Yet another way to be more productive is to make use of existing simulation models. Many designs are made today by modifying an existing design, so why not perform simulation in the same manner? This can be done by storing existing models and reusing them in the context of a new or modified design. Models can be finite element models, geometry, spreadsheet-type conceptual models, or any type of model used in the simulation. Full use of parametrics including geometry, materials, manufacturing processes, and the operating environment will facilitate context-based reuse.

Extreme Performance Computing

Computers at least ten times faster than those used today will be necessary because tomorrow’s models will be so much larger and more complex. For FEA, for example, today’s large models are 2,000,000 degrees of freedom; tomorrow’s will be 10,000,000 or more. These will take longer to analyze and will require significantly more disk storage space. Today, we rely on supercomputers for extreme performance. In the future, it will be achieved by clusters of PCs and facilitated by the Linux operating system. Furthermore, it will be almost impossible for humans to understand the results of such large models, and we will have to develop new ways of displaying results.

Interoperability with Enterprise Systems

Much simulation today is separate from the overall product development process, since it is most frequently used to verify a design. In order to drive the design, simulation must be performed earlier and more successfully integrated into both the design process and your company’s enterprise planning systems (ERP). Although simulation is already integrated with some engineering software (CAD, PDM, and structural testing) the level of integration will certainly improve. Increased acceptance of data exchange standards (such as AP209 for the exchange of FE data) will help facilitate this. The management of loads external (operating environment) or internal (simulation results) will be increasingly important, and will be done by CAE, PDM, and test systems, all linked together.

The WebThe web is transforming the way we access information, share data, and make transactions, and will transform the way we perform simulation. An increasing amount of simulation software will be demonstrated, delivered, and supported via the web. ’Pay for use’ will also become more prevalent. The ASP (Application Service Provider) model will become increasingly popular, with software residing on servers and user environments on the client side changing the way we utilize simulation software. Virtual Teams and Collaboration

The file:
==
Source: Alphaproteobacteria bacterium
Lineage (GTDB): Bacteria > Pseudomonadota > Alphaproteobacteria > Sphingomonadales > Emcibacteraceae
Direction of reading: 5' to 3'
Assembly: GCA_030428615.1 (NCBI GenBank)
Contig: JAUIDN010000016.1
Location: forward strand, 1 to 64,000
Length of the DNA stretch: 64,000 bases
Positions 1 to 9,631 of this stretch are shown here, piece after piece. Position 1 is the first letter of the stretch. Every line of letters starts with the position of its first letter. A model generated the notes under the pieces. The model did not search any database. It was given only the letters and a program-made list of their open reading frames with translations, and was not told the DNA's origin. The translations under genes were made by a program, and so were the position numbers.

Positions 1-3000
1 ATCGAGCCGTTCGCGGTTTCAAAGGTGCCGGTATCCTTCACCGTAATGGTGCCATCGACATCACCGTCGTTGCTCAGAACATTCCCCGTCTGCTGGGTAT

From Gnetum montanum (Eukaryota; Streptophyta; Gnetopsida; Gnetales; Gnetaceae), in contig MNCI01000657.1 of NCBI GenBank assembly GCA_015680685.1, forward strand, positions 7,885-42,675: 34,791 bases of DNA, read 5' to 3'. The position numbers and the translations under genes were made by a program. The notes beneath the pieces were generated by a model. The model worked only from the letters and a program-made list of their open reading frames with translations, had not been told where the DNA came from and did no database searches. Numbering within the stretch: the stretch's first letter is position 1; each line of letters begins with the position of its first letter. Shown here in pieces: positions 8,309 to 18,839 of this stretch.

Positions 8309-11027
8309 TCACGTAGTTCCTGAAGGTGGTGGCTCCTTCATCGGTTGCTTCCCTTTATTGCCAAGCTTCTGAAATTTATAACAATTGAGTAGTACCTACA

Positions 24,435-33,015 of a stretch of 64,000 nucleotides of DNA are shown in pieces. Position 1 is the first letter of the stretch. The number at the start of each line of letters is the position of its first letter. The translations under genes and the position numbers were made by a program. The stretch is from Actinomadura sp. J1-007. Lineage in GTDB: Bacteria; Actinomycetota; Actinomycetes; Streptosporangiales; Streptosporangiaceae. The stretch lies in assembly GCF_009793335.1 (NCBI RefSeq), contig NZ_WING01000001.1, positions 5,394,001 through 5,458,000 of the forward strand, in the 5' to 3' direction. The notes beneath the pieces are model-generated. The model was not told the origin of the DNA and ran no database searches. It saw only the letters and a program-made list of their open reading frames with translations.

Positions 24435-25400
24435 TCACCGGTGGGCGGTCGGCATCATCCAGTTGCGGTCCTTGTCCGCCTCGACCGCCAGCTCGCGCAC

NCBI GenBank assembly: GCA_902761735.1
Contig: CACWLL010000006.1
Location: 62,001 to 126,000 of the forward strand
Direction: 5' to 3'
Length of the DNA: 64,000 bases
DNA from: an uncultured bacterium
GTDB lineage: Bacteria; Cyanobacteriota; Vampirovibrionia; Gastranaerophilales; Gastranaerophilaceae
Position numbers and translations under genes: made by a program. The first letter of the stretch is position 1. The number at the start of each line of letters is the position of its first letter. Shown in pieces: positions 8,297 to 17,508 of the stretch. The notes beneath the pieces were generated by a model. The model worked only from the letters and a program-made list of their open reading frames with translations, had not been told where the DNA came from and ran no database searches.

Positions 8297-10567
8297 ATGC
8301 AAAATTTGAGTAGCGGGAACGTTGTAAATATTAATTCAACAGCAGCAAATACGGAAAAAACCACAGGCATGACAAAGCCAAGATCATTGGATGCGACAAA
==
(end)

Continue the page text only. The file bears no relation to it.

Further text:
The expertise to develop and deliver products is not always available in a single company. A cost-effective way to work with experts worldwide is to form a virtual team where experts in different disciplines collaborate simultaneously over the web. The main product supplier will host and control this virtual development environment using dedicated internet sites where the virtual team performs its work.

Because the service is hosted and maintained by the prime vendor, users don’t have to make a large initial investment in collaborative technologies. This service will ease design decisions between suppliers, customers, and different divisions and use data from a variety of sources during the same collaboration session. Users will also be able to view, inspect, and modify design data, control data access, create and store notes, and use a secure Internet-based environment within the existing IT infrastructure.

These changes and more will definitely occur. Simulation will be fast and automatic like your word processor’s spell checker. It will become the key component in mechanical design, turning concept into reality.